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|Classroom Copyright Chart|
|Medium||What You Can Do||According to||The Fine Print|
||Teachers may make multiple copies for classroom use.||United States Copyright Office
|No more than one copy per student. Usage must be: At the "instance and inspiration of a single teacher" and when the time frame doesn't allow enough time for asking permission. Only for one course in the school. No more than nine instances per class per term (current news publications such as newspapers can be used more often). Don't create anthologies. "Consumables" can't be copied. Don't do it every term (if time allows, seek permission). Can't be directed by "higher authority." Copying can't be substitute for buying. Copies may be made only from legally acquired originals.|
||Teachers may make a single copy for teacher use for research or lesson preparation.||United States Copyright Office
|Same as above.|
||A librarian may make up to three copies "solely for the purpose of replacement of a copy...that is damaged, deteriorating, lost or stolen"||Section 108 Copyright Act (1976 ) as amended by the Digital Millenium Copyright Act||The library must first determine that after "reasonable investigation that copy...cannot be obtained at a fair price" or that the format is obsolete.|
|Text for Use in Multimedia Projects|
||Students may incorporate text in multimedia projects. Teachers may incorporate into multimedia for teaching courses.||Fair Use Guidelines for Educational Multimedia||Teachers may use for two years, after that permission is required. Students may keep in portfolio for life.|
Teachers may use these materials in the classroom without restrictions of length, percentage, or multiple use.
May be copied for archival purposes or to replace lost, damaged, or stolen copies.
|Section 110 of the Copyright Act||The material must legitimately acquired (a legal copy). It must be used in a classroom or similar place "dedicated to face-to-face instruction". Not for use as entertainment or reward. The use should be instructional. The place should be a non-profit educational institution.
If replacements are unavailable at a fair price or are available only in obsolete formats (e.g., betamax videos).
|Video ("Motion Media") for Use in Multimedia Projects|
||Students "may use portions of lawfully acquired copyrighted works in their academic multimedia", defined as 10% or three minutes (whichever is less) of "motion media"||Fair Use Guidelines for Educational Multimedia||"Proper attribution and credit must be noted for all copyrighted works included in multimedia, including those prepared under fair use."Tina Ivany, UC San Diego 12/08/95|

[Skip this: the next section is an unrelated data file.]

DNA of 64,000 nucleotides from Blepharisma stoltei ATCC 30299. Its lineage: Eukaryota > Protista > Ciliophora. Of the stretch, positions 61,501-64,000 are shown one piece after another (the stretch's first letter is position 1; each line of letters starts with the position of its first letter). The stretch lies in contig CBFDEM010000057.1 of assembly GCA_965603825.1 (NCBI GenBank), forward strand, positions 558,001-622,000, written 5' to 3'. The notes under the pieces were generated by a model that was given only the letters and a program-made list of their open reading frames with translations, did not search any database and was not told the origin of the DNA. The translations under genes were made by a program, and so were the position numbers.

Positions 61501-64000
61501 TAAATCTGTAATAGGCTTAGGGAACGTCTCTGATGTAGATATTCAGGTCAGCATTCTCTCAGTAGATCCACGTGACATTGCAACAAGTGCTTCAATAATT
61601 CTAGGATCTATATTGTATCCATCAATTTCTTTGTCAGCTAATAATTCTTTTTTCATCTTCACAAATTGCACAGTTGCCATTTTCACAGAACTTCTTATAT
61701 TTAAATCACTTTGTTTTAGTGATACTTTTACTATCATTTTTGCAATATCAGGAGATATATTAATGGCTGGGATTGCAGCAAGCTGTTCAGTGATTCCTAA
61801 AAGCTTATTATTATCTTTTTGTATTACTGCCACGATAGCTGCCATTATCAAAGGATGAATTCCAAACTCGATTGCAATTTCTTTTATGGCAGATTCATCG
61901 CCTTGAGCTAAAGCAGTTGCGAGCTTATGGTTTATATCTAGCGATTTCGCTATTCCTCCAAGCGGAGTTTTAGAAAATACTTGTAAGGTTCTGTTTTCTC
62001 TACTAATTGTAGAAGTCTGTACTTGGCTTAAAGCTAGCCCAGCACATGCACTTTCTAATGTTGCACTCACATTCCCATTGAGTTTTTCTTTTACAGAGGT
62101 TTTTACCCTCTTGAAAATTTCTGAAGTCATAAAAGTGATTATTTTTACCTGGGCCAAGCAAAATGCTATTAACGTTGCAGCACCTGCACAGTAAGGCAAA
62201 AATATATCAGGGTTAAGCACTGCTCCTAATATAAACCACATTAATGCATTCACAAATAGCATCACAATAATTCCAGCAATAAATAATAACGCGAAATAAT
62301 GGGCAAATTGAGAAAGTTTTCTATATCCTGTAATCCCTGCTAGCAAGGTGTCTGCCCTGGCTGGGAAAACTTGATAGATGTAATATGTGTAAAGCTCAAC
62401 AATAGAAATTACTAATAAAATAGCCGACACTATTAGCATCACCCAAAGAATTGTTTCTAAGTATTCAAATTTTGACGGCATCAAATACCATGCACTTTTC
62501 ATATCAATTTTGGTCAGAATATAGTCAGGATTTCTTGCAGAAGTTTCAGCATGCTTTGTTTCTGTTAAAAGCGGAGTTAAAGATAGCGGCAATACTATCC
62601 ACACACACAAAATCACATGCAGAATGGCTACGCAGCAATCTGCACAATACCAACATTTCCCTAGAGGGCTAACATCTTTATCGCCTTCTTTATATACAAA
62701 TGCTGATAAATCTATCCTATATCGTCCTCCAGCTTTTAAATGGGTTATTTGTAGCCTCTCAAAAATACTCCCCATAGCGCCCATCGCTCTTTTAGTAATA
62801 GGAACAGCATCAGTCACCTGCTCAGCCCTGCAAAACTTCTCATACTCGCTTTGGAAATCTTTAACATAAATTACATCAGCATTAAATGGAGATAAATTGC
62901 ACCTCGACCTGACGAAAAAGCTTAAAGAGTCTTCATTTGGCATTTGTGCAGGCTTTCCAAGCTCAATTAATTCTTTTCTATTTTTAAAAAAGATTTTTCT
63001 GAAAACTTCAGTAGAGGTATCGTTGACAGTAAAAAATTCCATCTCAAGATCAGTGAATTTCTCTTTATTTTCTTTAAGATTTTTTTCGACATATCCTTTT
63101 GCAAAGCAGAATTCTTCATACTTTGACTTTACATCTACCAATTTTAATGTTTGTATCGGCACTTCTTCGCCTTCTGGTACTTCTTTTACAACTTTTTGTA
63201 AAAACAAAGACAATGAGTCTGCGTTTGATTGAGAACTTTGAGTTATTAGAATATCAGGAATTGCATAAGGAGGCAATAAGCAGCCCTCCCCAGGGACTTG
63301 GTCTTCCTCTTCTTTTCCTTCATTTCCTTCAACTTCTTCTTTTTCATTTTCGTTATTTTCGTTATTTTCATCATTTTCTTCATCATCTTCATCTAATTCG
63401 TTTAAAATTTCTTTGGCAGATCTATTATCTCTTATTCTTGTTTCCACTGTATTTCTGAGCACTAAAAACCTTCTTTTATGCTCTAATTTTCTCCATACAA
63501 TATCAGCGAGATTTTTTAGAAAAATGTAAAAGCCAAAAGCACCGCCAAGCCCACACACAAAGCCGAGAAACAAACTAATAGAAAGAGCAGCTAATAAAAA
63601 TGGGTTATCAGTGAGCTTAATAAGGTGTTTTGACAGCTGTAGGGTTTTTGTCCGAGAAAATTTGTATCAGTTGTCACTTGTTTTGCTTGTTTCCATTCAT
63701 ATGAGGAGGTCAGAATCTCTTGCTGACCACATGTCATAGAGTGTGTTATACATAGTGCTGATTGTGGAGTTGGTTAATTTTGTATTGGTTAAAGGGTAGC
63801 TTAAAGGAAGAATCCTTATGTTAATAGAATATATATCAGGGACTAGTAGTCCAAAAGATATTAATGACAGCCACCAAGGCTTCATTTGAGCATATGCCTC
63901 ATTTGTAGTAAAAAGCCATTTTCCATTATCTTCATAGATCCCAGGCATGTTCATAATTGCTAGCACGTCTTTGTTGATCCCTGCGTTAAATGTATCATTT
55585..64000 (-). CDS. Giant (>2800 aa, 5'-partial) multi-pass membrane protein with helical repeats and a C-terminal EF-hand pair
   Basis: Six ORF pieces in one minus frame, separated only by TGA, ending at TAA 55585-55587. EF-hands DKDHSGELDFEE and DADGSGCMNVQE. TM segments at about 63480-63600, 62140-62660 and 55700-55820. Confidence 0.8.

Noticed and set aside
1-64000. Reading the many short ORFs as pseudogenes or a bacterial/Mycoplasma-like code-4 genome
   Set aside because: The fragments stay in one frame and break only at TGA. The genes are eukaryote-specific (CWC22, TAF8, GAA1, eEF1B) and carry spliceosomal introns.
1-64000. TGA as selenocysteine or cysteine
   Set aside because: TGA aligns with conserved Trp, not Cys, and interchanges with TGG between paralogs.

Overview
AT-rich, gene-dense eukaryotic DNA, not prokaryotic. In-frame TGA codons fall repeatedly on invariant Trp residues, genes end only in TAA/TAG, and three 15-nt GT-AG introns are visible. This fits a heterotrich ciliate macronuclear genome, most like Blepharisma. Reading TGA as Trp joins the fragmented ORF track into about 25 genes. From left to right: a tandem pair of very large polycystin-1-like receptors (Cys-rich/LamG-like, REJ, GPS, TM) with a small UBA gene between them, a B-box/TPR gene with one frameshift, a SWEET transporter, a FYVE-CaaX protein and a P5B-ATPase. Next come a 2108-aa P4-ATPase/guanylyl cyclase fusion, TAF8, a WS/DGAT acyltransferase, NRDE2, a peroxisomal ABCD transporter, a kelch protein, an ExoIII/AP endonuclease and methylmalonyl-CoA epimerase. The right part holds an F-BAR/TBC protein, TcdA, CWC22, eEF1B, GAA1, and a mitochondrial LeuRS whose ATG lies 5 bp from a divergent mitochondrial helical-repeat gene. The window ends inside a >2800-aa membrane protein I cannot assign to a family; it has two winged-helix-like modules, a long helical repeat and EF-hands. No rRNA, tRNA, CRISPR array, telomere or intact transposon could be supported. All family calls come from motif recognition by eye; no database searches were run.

|Video for Integration into Video Projects|
||Students "may use portions of lawfully acquired copyrighted works in their academic multimedia"||Fair Use Guidelines for Educational Multimedia||The material must legitimately acquired (a legal copy, not bootleg or home recording).|
|Illustrations and Photographs|
||Single works may be used in their entirety but not more than 5 images by an artist or photographer. From a collection, not more than 15 images or 10%, whichever is less.||Fair Use Guidelines for Educational Multimedia||Older illustrations may be in the public domain, but the collection may be copyrighted.|
|Music for Integration into Multimedia / Video Projects|
||Up to 10% of a copyrighted musical composition may be reproduced, performed and displayed as part of a multimedia program produced by an educator or student for educational purposes.||Fair Use Guidelines for Educational Multimedia||Some authorities site a maximum length of 30 seconds. (www.indiana.edu), some do not mention a maximum (Tina Ivany, UCSD, 12/08/95). See below.|
||Section 107 and 108 of Copyright Act and subsequent amendments.||
||Images may be downloaded for student projects.
Sound files may be downloaded for use in projects (see portion restrictions above)
|Fair Use Guidelines for Educational Multimedia & DMCA||Images may not be reposted onto the Internet without permission.
Sound or music files may not be copied and posted on the Internet without permission.
||Live "off the air" broadcasts may be used for instruction. Tapes made from broadcasts may be used for instruction.||Congress||Things get interesting when you want to retain tapes. Minimum rights allow for 10 school days. Enlightened rights holders often allow for much more. PBS series Reading Rainbow offers three year retention rights, for example. If you like it enough to keep it more than three years, buy it!|
||May be used with permission. Many programs may be retained for years --depending on the program. Check with Cable in the Classroom.
|Cable Systems (and their associations)||The guidelines for television programs were defined by Congress before cable television was a factor. Cable programs are not technically covered by the same guidelines as broadcast television.|
|Film or Filmstrip|
||"Teachers may duplicate a single copy of a small portion...for teaching purposes"||Copyright Policy and Guidelines for California's School Districts, California Department of Education||These must be films or filmstrips that you own.|